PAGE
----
Over the last decade the popularity of using prescription stimulant medication, officially used to treat attention deficit hyperactivity disorder (ADHD), to help keep up with the academic responsibilities of college students has grown exponentially. We all know that college comes with challenges, as there are academic demands that can be overwhelming to college students as they teeter between their teenage years and adulthood. College comes with many new experiences, some empowering, and others misguided, but all life changing. Being considered “smart drugs” or “smart dope”, the social and medial influences have given stimulant medication the reputation of being “performance enhancers”, thought to improve concentration on schoolwork, help the user stay awake for prolonged periods of time and even achieve the feeling of euphoria or enhance the experience of other drugs. (Arria & DuPont, 2010). Currently, nonmedical stimulant medication is the one of the most misused and abused drug among college students, following only alcohol and marijuana, and continues to grow in popularity as it becomes more normalized by social, societal, and medial influence (Lakhan & Kirchgessner, 2012).
What is ADHD medication?
Some of the more common forms of medication used to treat patients with ADHD are Adderall and Dexedrine(dextro- amphetamine), and Ritalin and Concerta (methylphenidate). These medications are used to reduce hyperactivity, inattention, and impulsive or sporadic behavior in those who suffer from ADHD (Lakhan & Kirchgessner, 2012). Despite its potential for misuse and abuse, there is evidence that supports that those who are prescribed stimulant medication as a means to treat ADHD do see significant improvement in their ability to focus and feel more grounded in their day-to-day tasks (Lakhan & Kirchgessner, 2012).
All stimulant medications are considered Schedule II drugs because of their potential for abuse despite their effectiveness for the treatment of ADHD. These medications work by targeting the levels of dopamine and norepinephrine in your brain. These two neurotransmitters have critical roles in brain functions, as dopamine is used for reward-motivated behavior and feel-good responses, and norepinephrine is responsible for attention, alertness, and concentration. The stimulant medication blocks the reuptake of these neurotransmitters, which causes the effects and feelings to last longer and prolongs the ability of the user to stay focused (NIDA, 2014).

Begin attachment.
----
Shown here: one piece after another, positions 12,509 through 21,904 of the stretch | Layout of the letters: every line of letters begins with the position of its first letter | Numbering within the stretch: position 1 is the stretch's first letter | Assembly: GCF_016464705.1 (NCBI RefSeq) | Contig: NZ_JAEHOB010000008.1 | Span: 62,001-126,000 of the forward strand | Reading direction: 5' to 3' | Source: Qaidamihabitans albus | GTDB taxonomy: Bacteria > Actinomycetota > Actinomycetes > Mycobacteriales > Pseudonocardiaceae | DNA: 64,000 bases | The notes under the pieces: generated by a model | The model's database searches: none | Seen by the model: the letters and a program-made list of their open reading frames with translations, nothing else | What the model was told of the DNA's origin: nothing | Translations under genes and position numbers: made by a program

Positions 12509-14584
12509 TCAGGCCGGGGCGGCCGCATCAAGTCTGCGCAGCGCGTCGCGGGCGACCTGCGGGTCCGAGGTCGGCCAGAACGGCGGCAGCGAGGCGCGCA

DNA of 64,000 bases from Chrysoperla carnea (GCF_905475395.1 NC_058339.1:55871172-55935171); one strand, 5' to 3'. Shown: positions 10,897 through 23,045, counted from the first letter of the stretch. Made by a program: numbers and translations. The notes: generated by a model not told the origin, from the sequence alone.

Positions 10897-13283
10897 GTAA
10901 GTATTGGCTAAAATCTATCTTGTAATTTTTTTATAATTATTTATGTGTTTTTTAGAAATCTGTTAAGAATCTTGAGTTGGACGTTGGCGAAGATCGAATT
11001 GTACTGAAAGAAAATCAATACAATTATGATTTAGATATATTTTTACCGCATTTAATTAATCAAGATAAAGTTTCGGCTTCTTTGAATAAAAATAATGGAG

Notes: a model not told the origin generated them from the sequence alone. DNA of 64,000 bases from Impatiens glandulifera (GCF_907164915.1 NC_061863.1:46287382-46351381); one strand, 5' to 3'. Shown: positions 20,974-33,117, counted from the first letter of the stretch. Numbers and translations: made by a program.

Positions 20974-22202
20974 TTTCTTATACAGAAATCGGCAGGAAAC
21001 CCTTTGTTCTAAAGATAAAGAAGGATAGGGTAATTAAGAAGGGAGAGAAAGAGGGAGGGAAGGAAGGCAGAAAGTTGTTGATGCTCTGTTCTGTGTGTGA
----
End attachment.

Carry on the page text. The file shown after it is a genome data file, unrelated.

Is it addictive?
Well, the short answer is yes, people who abuse stimulant medication have the potential to become addicted, often times reqiring treatment from drug rehab centers. The reason is that when we take reuptake blockers to prolong the effects of dopamine and norepinephrine we develop a tolerance for higher levels of these neurotransmitters in the brain. When one uses a stimulant drug consistently or frequently the cellular functions need to change to accommodate the drug use. Therefore less of the neurotransmitters are produced, and when less is produced there is less to supply, leaving the user deprived of these sensations that the neurotransmitters are responsible for, triggering the need to take more and more to find the same effect, resulting in a dependence.
With something that has such a potential for misuse and dependence, why is it available to those who suffer from ADHD? Well, the answer is simple: They have doctors and therapists to help manage their medication and treatment. Dr. Nora Volkow, Director of NIDA, stated, “Studies to date suggest that prescribed use of methylphenidate in patients with ADHD does not increase their risk for subsequent addiction. However nonmedical use of methylphenidate and other stimulant medications can lead to addiction as well as a variety of other health consequences” (Older, 2009). Without the constant monitoring of the intake and effects of the medication by medical staff, nonmedical users put themselves at risk for not only addiction, but also side effects including psychosis, seizures, hypertension, tachycardia and other cardiovascular problems, and even sudden death. (Arria & DuPont, 2010)